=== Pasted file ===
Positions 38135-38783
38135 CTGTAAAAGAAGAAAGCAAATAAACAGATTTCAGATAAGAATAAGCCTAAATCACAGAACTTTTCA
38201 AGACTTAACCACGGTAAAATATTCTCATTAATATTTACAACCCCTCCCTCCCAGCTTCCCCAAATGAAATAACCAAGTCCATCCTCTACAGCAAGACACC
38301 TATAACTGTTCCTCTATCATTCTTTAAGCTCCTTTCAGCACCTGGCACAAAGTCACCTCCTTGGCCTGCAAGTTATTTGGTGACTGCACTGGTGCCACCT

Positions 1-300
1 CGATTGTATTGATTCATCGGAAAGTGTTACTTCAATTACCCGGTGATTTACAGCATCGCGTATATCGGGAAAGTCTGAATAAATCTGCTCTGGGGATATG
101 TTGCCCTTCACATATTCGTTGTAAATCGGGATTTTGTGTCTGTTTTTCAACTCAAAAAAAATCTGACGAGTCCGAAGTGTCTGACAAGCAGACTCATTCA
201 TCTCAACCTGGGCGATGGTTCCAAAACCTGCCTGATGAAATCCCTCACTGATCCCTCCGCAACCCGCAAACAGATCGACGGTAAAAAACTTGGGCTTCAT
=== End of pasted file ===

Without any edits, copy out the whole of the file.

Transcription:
Positions 38135-38783
38135 CTGTAAAAGAAGAAAGCAAATAAACAGATTTCAGATAAGAATAAGCCTAAATCACAGAACTTTTCA
38201 AGACTTAACCACGGTAAAATATTCTCATTAATATTTACAACCCCTCCCTCCCAGCTTCCCCAAATGAAATAACCAAGTCCATCCTCTACAGCAAGACACC
38301 TATAACTGTTCCTCTATCATTCTTTAAGCTCCTTTCAGCACCTGGCACAAAGTCACCTCCTTGGCCTGCAAGTTATTTGGTGACTGCACTGGTGCCACCT

Positions 1-300
1 CGATTGTATTGATTCATCGGAAAGTGTTACTTCAATTACCCGGTGATTTACAGCATCGCGTATATCGGGAAAGTCTGAATAAATCTGCTCTGGGGATATG
101 TTGCCCTTCACATATTCGTTGTAAATCGGGATTTTGTGTCTGTTTTTCAACTCAAAAAAAATCTGACGAGTCCGAAGTGTCTGACAAGCAGACTCATTCA
201 TCTCAACCTGGGCGATGGTTCCAAAACCTGCCTGATGAAATCCCTCACTGATCCCTCCGCAACCCGCAAACAGATCGACGGTAAAAAACTTGGGCTTCAT